The Little River Pond Mill Purifying The World

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Customer Letters

From: Lloyd and Ken Smith
Occupation: Hog Producers (110 sows farrow-to-finish)
Where: Ontario, Canada - February 1994

"Dear Doug:

After talking to you at the Canadian Farm Show Toronto and much thinking, I purchased one of your Little River Pond Mill® circulators and had it installed on our hog manure lagoon.

Our lagoon, which we pump most of the liquid manure produced from our 110 sow farrow-to-finish operation, measures 105 ft. x 80 ft. with tapered sides and is about 13 ft. deep.  In the past when we went to irrigate out of this lagoon, we had to use a tractor driven agitator which would need to be run for about three or four days to attempt to agitate this pit up and usually we could not get the bottom five to six feet out of it because it was still to thick.

Last October, after crop harvest, we started pumping out of this lagoon on which the mill had been running since August, and we were, to put it mildly, "dumbfounded".  The first thing we noticed was that there was no odour from the lagoon, and the liquid was a different consistency.  We didn't use any agitation and it was just like pumping water, which is much more pleasurable than pumping manure.  I even got sprayed with the stuff, and it just dried off my clothes like rainwater, and there was no odour remaining.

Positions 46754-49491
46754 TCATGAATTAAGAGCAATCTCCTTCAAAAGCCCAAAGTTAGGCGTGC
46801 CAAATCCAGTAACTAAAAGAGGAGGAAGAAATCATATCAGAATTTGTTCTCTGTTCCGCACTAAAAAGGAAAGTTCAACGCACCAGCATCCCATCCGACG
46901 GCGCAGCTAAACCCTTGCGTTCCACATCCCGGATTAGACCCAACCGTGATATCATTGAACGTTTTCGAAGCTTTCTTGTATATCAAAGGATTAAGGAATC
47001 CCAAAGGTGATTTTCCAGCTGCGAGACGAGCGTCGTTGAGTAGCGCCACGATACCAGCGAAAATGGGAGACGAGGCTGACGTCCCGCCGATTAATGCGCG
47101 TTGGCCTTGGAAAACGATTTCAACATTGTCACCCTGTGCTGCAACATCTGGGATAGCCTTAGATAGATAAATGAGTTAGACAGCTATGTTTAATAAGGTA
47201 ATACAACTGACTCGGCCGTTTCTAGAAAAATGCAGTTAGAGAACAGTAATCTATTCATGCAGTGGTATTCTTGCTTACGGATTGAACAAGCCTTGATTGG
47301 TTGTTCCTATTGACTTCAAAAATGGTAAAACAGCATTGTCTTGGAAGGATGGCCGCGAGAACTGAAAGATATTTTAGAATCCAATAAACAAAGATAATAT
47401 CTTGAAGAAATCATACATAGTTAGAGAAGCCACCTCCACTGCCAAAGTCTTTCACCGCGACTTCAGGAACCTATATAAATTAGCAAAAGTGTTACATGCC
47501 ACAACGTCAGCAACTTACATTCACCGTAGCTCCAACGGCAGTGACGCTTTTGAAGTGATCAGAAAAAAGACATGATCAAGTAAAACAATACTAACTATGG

We can see several other benefits to this mill - when we had a spill where the irrigator stalled out - if this had been the previous hog manure it would have laid on the ground as sludge, but this stuff just disappeared like rainwater.

This winter the lagoon was about half full, and when I walked out on the ice with a piece of pipe and broke a hole in the ice around the mill, stuck the pipe down into the liquid manure, it appears there was no sediment or solid thick manure remaining on the bottom.  At the same time I took a sample of the manure and I am including the results of this test with my letter.  We had it tested because one would think there was no value left in this manure when it changed to its current consistency, but as the test shows it has 13.4 lbs. of nitrogen, 2.6 lbs. of phosphorous, and 13 lbs. of potash.  We intend to irrigate this on our winter wheat this spring and it should save us considerable costs on our fertilizer." (See the graph below for cost savings)

"I feel this pond mill is one of the best investments a farmer could make if he has a manure lagoon - it eliminates the odour, the manure is much more pleasant to work with (just like water), and the biggest payback could be in the fact that one doesn't have to mechanically agitate the manure.

Yours truly,
Lloyd and Ken Smith"

When you take into consideration the fuel savings (because agitating can be eliminated), the reduced wear and tear on other farm equipment, and the savings in labour cost, the Little River Pond Mill® circulator pays for itself in a relatively short period of time.  Also, obnoxious odours can be eliminated, which is difficult to put a price on!

Lagoon Size:  105 ft. x 80 ft. x 13 ft.
Extra amount of liquid pumped out:  5 ft. x 97 ft. x 72 ft. = 218,250 gallons
Fertilizer value of 218,250 gallons:
Nitrogen = 13.4 lbs./1000 gallons = 1.327 metric tonnes * $352/tonne  = $467.10